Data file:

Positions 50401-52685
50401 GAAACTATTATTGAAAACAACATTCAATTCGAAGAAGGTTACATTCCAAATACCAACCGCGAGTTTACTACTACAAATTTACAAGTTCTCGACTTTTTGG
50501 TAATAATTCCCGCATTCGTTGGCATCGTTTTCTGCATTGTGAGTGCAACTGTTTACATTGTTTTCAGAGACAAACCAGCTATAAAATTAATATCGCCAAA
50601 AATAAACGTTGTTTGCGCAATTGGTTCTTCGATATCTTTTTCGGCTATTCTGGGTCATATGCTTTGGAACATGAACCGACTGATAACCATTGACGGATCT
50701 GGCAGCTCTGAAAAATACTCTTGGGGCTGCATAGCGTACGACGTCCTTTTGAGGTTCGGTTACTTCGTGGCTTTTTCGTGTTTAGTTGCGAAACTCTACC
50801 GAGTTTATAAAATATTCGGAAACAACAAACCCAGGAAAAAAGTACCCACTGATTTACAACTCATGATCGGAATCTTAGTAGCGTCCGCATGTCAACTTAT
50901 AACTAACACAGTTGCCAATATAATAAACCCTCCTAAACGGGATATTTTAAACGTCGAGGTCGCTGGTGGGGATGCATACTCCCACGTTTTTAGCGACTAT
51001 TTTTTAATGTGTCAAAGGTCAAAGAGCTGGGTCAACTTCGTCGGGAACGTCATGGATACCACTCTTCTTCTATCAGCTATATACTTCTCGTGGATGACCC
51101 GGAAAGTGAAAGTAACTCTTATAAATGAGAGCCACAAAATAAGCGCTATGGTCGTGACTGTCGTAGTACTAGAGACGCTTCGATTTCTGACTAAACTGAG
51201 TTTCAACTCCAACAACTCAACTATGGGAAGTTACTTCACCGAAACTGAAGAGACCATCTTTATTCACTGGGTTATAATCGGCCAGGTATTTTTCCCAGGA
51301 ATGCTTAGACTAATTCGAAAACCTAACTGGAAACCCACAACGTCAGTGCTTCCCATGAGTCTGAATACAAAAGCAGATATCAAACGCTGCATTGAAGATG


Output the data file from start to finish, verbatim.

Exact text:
Positions 50401-52685
50401 GAAACTATTATTGAAAACAACATTCAATTCGAAGAAGGTTACATTCCAAATACCAACCGCGAGTTTACTACTACAAATTTACAAGTTCTCGACTTTTTGG
50501 TAATAATTCCCGCATTCGTTGGCATCGTTTTCTGCATTGTGAGTGCAACTGTTTACATTGTTTTCAGAGACAAACCAGCTATAAAATTAATATCGCCAAA
50601 AATAAACGTTGTTTGCGCAATTGGTTCTTCGATATCTTTTTCGGCTATTCTGGGTCATATGCTTTGGAACATGAACCGACTGATAACCATTGACGGATCT
50701 GGCAGCTCTGAAAAATACTCTTGGGGCTGCATAGCGTACGACGTCCTTTTGAGGTTCGGTTACTTCGTGGCTTTTTCGTGTTTAGTTGCGAAACTCTACC
50801 GAGTTTATAAAATATTCGGAAACAACAAACCCAGGAAAAAAGTACCCACTGATTTACAACTCATGATCGGAATCTTAGTAGCGTCCGCATGTCAACTTAT
50901 AACTAACACAGTTGCCAATATAATAAACCCTCCTAAACGGGATATTTTAAACGTCGAGGTCGCTGGTGGGGATGCATACTCCCACGTTTTTAGCGACTAT
51001 TTTTTAATGTGTCAAAGGTCAAAGAGCTGGGTCAACTTCGTCGGGAACGTCATGGATACCACTCTTCTTCTATCAGCTATATACTTCTCGTGGATGACCC
51101 GGAAAGTGAAAGTAACTCTTATAAATGAGAGCCACAAAATAAGCGCTATGGTCGTGACTGTCGTAGTACTAGAGACGCTTCGATTTCTGACTAAACTGAG
51201 TTTCAACTCCAACAACTCAACTATGGGAAGTTACTTCACCGAAACTGAAGAGACCATCTTTATTCACTGGGTTATAATCGGCCAGGTATTTTTCCCAGGA
51301 ATGCTTAGACTAATTCGAAAACCTAACTGGAAACCCACAACGTCAGTGCTTCCCATGAGTCTGAATACAAAAGCAGATATCAAACGCTGCATTGAAGATG